Lawn Problem Solvers - Dogs
Your Dog, Your Lawn and YOU!
If you have a dog, or plan to get a dog at, you may have wondered what kind of effects canines can have on the lawn you work hard to maintain. You may even have experienced some of the more negative side effects caused by dog urine already! That’s right - repeated or concentrated urination from pets can cause ugly discoloration and even death in a lawn. Many factors go into the severity of discoloration, such as yard size, your dog’s size and urination habits, and the steps you take to prevent pet damage.
Is Fido the Culprit?
If you think there isn’t a very strong correlation between the spots your dog uses to urinate and the brown patches in your lawn, then maybe it isn’t the puppy’s problem. Any number of conditions that affect grass could be the culprit; we have a few other articles on lawn diseases like Brown Patch that could help you identify your problem. If you have reason to believe it may be your dog, take the time to watch where your dog relieves itself throughout the day - if the patches in your yard correspond to your dog’s choices, then you may want to read on.
What does damange from urination look like?
Urine damage commonly appears as yellowish discoloration in patchy spots throughout the yard. Untreated these spots can sometimes develop into dead brown patches after repeated urination.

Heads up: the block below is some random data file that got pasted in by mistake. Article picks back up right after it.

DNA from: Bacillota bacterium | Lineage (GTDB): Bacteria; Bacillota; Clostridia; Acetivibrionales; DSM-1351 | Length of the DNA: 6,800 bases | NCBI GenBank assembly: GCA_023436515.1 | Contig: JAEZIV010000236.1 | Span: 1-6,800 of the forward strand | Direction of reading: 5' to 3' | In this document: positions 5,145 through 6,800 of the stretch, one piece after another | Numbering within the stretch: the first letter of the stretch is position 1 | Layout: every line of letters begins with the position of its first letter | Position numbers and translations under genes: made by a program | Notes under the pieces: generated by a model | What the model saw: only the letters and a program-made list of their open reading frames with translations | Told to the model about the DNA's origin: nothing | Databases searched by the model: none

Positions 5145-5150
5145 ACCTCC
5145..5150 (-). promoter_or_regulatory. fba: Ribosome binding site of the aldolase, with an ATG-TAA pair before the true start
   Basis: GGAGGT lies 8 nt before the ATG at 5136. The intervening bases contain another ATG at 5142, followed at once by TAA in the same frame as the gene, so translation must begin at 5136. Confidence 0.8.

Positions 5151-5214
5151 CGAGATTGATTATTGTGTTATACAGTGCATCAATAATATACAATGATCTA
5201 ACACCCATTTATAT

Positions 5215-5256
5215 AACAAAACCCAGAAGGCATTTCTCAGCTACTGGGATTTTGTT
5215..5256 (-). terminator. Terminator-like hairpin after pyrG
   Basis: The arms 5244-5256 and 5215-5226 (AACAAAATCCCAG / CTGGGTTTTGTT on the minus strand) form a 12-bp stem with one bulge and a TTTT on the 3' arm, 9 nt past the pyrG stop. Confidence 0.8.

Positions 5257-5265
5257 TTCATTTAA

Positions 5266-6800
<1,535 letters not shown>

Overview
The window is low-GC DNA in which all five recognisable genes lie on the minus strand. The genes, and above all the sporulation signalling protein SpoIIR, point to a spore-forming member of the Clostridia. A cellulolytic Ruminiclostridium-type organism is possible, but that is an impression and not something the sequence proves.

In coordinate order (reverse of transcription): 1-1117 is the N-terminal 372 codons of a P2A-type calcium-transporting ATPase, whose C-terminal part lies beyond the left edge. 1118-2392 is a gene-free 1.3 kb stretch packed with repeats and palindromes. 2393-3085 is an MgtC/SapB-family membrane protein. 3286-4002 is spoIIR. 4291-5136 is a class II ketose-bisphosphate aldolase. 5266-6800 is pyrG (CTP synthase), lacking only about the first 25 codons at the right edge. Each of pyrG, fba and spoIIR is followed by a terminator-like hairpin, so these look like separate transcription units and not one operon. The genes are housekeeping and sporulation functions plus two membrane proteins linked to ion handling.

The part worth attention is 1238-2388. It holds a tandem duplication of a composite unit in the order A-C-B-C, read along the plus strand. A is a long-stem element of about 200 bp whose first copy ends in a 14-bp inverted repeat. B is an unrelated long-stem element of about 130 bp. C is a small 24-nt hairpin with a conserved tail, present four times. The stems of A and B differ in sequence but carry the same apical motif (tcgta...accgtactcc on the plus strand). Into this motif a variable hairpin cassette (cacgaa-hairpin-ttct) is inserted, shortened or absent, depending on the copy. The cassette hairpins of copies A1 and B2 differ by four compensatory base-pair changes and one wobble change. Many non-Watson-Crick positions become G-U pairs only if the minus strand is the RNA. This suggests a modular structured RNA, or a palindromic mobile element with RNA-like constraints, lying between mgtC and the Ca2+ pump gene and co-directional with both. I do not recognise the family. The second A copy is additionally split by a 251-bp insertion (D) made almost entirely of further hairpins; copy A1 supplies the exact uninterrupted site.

How can it be prevented?
There are several ways to reduce the effects of dog urine on your lawn. First, you can increase the dog’s water intake by mixing its food with some water, and always have water readily available. This pre-dilutes the urine so that nitrogen naturally found in the urine is less concentrated. It may also help to water over the spots your dog uses to urinate. That's right, you can follow Fido with a hose or watering can and dilute the urine afterwards.
Another method would be to control where your dog urinates by either training or walking the dog. We understand this may be difficult and a bit of a lifestyle change if you’re used to letting the dog out on its own, but it is certainly the best method of preventing concentrated urine damage to your lawn.
Beyond controlling factors specific to your dog, you should always take good care of your lawn! The healthier the grass is, the less susceptible it will be to pet damage. Give your lawn the resistance it needs by watering regularly and fertilizing when it is appropriate.